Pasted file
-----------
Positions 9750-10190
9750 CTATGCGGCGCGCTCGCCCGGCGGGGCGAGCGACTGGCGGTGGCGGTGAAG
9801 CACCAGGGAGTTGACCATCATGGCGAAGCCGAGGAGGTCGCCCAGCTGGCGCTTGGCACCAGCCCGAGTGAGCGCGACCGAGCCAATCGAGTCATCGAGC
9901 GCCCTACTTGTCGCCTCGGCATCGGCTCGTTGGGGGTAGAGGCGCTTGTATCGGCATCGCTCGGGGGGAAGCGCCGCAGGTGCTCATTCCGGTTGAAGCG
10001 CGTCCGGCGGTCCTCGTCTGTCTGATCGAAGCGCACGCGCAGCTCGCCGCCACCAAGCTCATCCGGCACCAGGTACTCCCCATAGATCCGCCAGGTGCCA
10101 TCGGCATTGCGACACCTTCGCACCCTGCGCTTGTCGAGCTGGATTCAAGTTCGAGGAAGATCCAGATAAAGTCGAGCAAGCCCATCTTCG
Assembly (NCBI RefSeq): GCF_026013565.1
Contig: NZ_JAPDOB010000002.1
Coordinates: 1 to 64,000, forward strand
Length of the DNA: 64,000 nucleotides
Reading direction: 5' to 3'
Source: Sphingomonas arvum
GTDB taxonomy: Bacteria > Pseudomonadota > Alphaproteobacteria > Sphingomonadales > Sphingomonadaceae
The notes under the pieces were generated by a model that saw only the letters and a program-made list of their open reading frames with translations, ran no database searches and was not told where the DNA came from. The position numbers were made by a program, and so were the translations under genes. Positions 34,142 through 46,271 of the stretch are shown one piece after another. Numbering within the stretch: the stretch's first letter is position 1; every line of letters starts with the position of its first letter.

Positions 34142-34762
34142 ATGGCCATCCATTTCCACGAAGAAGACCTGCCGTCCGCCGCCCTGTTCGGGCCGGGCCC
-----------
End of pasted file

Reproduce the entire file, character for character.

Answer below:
Positions 9750-10190
9750 CTATGCGGCGCGCTCGCCCGGCGGGGCGAGCGACTGGCGGTGGCGGTGAAG
9801 CACCAGGGAGTTGACCATCATGGCGAAGCCGAGGAGGTCGCCCAGCTGGCGCTTGGCACCAGCCCGAGTGAGCGCGACCGAGCCAATCGAGTCATCGAGC
9901 GCCCTACTTGTCGCCTCGGCATCGGCTCGTTGGGGGTAGAGGCGCTTGTATCGGCATCGCTCGGGGGGAAGCGCCGCAGGTGCTCATTCCGGTTGAAGCG
10001 CGTCCGGCGGTCCTCGTCTGTCTGATCGAAGCGCACGCGCAGCTCGCCGCCACCAAGCTCATCCGGCACCAGGTACTCCCCATAGATCCGCCAGGTGCCA
10101 TCGGCATTGCGACACCTTCGCACCCTGCGCTTGTCGAGCTGGATTCAAGTTCGAGGAAGATCCAGATAAAGTCGAGCAAGCCCATCTTCG
Assembly (NCBI RefSeq): GCF_026013565.1
Contig: NZ_JAPDOB010000002.1
Coordinates: 1 to 64,000, forward strand
Length of the DNA: 64,000 nucleotides
Reading direction: 5' to 3'
Source: Sphingomonas arvum
GTDB taxonomy: Bacteria > Pseudomonadota > Alphaproteobacteria > Sphingomonadales > Sphingomonadaceae
The notes under the pieces were generated by a model that saw only the letters and a program-made list of their open reading frames with translations, ran no database searches and was not told where the DNA came from. The position numbers were made by a program, and so were the translations under genes. Positions 34,142 through 46,271 of the stretch are shown one piece after another. Numbering within the stretch: the stretch's first letter is position 1; every line of letters starts with the position of its first letter.

Positions 34142-34762
34142 ATGGCCATCCATTTCCACGAAGAAGACCTGCCGTCCGCCGCCCTGTTCGGGCCGGGCCC